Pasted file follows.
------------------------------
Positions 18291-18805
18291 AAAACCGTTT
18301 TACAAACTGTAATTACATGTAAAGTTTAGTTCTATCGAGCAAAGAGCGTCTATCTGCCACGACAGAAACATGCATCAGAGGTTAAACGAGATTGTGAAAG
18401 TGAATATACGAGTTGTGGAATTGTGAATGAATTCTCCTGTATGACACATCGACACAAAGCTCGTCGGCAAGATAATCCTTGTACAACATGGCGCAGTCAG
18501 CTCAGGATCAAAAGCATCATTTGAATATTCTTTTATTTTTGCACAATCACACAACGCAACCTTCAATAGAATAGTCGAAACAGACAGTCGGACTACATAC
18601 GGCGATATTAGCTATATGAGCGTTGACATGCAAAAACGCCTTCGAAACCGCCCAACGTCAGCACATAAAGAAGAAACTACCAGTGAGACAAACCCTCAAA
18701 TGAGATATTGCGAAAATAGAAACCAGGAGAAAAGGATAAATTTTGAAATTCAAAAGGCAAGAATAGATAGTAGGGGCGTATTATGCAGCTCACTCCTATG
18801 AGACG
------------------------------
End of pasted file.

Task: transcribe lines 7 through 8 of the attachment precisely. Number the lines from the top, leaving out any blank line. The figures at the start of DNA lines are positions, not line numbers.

18701 TGAGATATTGCGAAAATAGAAACCAGGAGAAAAGGATAAATTTTGAAATTCAAAAGGCAAGAATAGATAGTAGGGGCGTATTATGCAGCTCACTCCTATG
18801 AGACG